10 Ways To Waste Your Life Worrying Instead Of LIVING

It’s very important if you’re a worrier to make sure you’re worrying about anything and everything that can happen.

In fact, I’m pretty sure you don’t need to double check 1,000 times if you’ve worried enough today, because if you’re an anxious person, worrying comes naturally to you — and you do it with flair!

Why “keep calm” when instead, you can waste seconds, minutes, hours, days, weeks, and then some worrying and preparing for the worst-case scenario? Doesn’t the latter sound so thrilling?

1. You put off fun activities.

Instead of going to that party, taking that interesting job interview, or meeting up with that guy your friend told you about, you decided to worry yourself until you were convinced that somehow everything would be god awful. After one hour of obsessively worrying, you determined that this most certainly would be a disaster, and it’d be better for you to just stay home.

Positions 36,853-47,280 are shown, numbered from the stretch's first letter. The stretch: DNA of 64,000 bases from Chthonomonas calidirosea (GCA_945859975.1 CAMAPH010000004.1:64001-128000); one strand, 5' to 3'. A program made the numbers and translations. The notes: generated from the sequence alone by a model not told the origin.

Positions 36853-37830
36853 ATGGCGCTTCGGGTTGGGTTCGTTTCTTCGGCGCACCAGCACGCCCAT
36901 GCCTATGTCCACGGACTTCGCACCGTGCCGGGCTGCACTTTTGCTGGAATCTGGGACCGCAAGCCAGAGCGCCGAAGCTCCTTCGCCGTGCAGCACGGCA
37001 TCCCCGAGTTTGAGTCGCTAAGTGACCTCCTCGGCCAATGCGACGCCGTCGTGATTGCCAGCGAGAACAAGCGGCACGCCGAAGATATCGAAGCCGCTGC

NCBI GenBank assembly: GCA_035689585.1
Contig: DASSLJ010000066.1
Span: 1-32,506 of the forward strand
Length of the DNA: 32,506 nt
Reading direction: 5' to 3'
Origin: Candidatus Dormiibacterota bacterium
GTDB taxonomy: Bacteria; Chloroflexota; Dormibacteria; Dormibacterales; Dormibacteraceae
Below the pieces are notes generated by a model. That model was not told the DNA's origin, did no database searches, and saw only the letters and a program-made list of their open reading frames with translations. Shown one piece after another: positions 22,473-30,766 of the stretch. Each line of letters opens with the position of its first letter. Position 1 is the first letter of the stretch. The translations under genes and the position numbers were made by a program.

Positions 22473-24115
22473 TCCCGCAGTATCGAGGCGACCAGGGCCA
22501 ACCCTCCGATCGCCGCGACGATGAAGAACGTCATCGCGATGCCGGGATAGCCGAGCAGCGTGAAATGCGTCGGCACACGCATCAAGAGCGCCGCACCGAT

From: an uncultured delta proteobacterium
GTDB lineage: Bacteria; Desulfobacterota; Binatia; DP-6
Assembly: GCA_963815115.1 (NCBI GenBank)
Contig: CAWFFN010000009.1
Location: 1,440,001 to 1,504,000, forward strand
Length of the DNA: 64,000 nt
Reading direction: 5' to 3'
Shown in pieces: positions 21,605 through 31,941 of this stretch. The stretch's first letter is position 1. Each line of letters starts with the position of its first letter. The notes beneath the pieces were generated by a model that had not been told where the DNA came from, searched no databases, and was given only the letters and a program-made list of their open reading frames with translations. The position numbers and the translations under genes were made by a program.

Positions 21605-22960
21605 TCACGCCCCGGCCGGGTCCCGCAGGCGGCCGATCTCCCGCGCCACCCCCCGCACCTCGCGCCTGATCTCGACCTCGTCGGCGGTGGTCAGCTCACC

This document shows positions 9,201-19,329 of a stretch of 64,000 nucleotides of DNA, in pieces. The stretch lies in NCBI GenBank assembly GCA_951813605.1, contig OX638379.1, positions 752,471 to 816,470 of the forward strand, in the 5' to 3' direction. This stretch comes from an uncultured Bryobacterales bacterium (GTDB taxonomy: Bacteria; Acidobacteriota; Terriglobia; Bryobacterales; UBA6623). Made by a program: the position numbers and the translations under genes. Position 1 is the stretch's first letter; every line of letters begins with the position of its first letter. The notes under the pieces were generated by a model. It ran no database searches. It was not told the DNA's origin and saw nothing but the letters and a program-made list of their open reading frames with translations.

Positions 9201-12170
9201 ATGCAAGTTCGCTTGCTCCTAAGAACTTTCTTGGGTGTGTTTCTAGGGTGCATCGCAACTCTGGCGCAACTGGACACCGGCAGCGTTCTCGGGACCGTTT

Read More: 10 Ways To Waste Your Life Worrying Instead Of LIVING

Living it Up,

Laura

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What it’s Like to Own the Jewish Name Without the Education

Lifshitz is a decidedly, very Jewish last name.

Growing up in a mostly Catholic town, people assumed my “Jewishness” without really questioning me about my background unless it was to ask some token Jewish question.

“What’s the story of Passover?”

Or

“What do those Dreidel symbols mean actually?”

Most of the times, I mumbled a general answer partially because as kids, they weren’t too invested in my answer and partially because sometimes, I didn’t know the answer to their Jewquiries.

And it was awkward.

How could I own this Jewish name and identity, yet not understand enough of what this association means? As a child and teenager, I brushed these things aside but as an adult it bothered me.

Read More: What it’s Like to Own the Jewish Name Without the Education

A Mutt,

Laura

8 Tips For Successfully Coparenting During the School Year

Back to school is here, which means doing the coparenting and school dance that can be oh so tricky. You know, how your ex finds out about a major project homework assignment yet somehow you didn’t? Not out of maliciousness, but due to poor communication or perhaps out of maliciousness (but I sure hope not!) If your child is going back and forth between two homes like many divorced kids today, school work can be tricky. Manage the school year and keep the flow of communication open between you, your ex, and the school with a few tips!